12th of August, 2012. Old English is full of “terms of venery,” words for groups of animals: a pod of whales, a pack of wolves, a herd of deer, a gaggle of geese, a murder of crows, a pride of lions, a leap of leopards, a kettle of hawks, a parliament of owls. Most of these terms tried to say something about the behavior of the species they described. Many are quite poetic, most have fallen into disuse; but thanks to the wonderful book “An Exaltation of Larks,” by James Lipton, we have access to this old flock of words.
For a week in early August, five thousand ecologists met in Portland, Oregon, and talked about how everything is interconnected. It was an interconnection of ecologists.
The Ecological Society of America held its annual meeting from August 5th to 10th in the Oregon Convention Center. The halls and meeting rooms, not to mention nearby restaurants and bars, were buzzing like a giant hive of bees as a record-setting group of nearly 5,000 ecologists exchanged information, news, and excitement.
Topics of plenary sessions and presentations ranged from the ecology of old growth forests to the sustainability of cities, from bumblebees pollinating blueberries to conservation plans developed by native Hawaiians.
Jerry Franklin, a professor at the College of Forest Resources of the University of Washington, and a key advisor in the development of the Northwest Forest Plan of 1994, which fundamentally reshaped the way public forest land is managed in this part of the country, gave a plenary presentation on “Forests, Fish, Owls, Volcanoes . . . and People: Reflections on fifty years of accumulated ecological knowledge and its application to policy.” Professor Franklin said that “For a forester, it was a big challenge to find that a dead tree left in the forest has as much ecological value as a live tree!” His conclusion was that to keep forests functioning and producing all the benefits they give us, we need to maintain the entire range of successional and ecological diversity they contain, especially as we enter an era of climate change. At the other end of the experience spectrum, bright and eager graduate students presented their research on a diversity of dissertations and an exuberance of investigations. The eco-hydrology of subalpine forests in Colorado. The views of local stakeholders about biodiversity on Vancouver Island. The growth rate of native tree species in replanted forests in China. And hundreds of other topics.
For me, this was a chance to “come up to speed” on the cutting edge of research on several topics that are directly relevant to my consulting work, including the relationship between species diversity and ecosystem functioning, the ecology of pollination and its value to agriculture as an ecosystem service, and current thinking about the very concept of ecosystem services. Visit my library to find the presentation I gave about this topic, or click the link to download “Byers ESA Presentation 9Aug12.”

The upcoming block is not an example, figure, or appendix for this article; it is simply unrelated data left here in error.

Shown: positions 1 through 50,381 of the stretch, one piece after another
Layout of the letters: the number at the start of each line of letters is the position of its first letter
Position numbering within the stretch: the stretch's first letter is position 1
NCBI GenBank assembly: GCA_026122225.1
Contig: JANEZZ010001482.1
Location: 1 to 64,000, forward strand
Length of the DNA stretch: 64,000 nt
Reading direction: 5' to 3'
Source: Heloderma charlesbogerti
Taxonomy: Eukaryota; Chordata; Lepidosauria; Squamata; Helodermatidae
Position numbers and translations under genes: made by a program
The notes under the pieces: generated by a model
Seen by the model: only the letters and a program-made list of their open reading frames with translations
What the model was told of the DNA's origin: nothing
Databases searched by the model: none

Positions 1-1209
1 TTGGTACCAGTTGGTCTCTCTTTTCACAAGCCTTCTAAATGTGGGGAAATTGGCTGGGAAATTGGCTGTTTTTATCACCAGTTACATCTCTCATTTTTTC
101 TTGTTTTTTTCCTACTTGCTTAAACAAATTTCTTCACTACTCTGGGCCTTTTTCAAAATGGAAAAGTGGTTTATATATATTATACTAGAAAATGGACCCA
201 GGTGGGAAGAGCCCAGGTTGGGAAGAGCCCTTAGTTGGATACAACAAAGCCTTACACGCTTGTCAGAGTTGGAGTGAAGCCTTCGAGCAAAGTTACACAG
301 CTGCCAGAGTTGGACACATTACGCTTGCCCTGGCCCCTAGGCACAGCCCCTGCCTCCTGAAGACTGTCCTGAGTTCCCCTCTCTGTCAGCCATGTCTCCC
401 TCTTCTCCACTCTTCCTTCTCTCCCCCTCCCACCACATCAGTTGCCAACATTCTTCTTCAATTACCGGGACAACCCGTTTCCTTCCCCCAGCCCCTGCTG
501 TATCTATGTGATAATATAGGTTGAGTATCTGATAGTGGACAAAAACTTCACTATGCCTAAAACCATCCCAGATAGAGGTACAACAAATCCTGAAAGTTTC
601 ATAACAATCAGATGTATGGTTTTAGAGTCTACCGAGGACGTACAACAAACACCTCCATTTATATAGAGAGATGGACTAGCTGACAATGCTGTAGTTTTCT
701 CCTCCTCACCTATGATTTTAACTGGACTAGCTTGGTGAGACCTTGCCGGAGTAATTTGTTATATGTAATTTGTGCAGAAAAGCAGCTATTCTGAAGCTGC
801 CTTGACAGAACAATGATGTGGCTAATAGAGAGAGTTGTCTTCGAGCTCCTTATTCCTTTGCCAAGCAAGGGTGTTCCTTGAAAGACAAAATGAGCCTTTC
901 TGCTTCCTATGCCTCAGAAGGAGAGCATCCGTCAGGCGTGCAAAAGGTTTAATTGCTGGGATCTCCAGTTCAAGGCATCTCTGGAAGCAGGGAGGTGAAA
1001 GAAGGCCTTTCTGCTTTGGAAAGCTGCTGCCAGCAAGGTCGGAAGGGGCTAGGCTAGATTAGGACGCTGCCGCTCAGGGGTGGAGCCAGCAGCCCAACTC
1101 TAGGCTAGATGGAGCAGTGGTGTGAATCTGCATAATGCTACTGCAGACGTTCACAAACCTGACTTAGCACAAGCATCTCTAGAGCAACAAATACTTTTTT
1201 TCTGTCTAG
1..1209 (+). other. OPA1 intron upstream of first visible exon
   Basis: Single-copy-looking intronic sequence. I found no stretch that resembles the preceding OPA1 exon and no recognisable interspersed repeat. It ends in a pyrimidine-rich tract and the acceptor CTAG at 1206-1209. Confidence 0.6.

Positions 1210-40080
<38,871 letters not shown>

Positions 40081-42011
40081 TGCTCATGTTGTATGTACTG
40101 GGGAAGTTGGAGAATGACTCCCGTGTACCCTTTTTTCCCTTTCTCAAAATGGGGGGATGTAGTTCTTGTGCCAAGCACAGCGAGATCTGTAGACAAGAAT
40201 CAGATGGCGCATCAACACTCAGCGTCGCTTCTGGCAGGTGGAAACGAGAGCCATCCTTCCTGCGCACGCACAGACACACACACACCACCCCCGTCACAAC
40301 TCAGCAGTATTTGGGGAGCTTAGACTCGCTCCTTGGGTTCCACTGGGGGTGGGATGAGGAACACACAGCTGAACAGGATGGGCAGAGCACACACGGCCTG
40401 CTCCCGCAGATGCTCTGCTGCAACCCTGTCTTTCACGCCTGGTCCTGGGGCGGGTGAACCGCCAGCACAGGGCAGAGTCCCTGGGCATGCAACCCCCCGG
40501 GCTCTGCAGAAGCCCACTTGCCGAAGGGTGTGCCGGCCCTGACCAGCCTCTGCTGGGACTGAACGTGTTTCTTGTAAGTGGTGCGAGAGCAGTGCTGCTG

Very striking – but not surprising – was the undercurrent of environmental ethics and activism that ran through many of the talks. My old professor from Stanford, Paul Ehrlich, ranted as he did in my freshman classes, not afraid then or now to give his honest opinion. And he said pretty much the same thing he said to us back then: “We know enough about ecology to know what we need to do. We just don’t know how to create the political will to get it done.” The concepts of sustainability and resilience were often invoked. Homage was paid to some of our ecological ancestors who spoke especially strongly and clearly for need for an ecologically-rooted ethics to guide the actions of our exceptionally unique – and ecologically destructive – species. Aldo Leopold, one of the most eloquent of those ecologists, was mentioned in several talks I attended.
In one symposium, Bryan Norton, a professor in the Philosophy, Science, and Technology Program at Georgia Tech, discussed ways in which our current economic ideology is leading our society down an ecologically unsustainable path. “Economic valuation is not enough, and not appropriate, in many cases. Our current preferences are part of the problem. We need a dynamic discussion of value change, and ecology should contribute to the discussion of how we should change our values.”
Ecologists can’t save the world, but neither can it be saved without them. In the hum of ideas heard in Portland last week are seeds of new, holistic, adaptive ways that our species can move into a sustainable future – a future that is currently very much in jeopardy.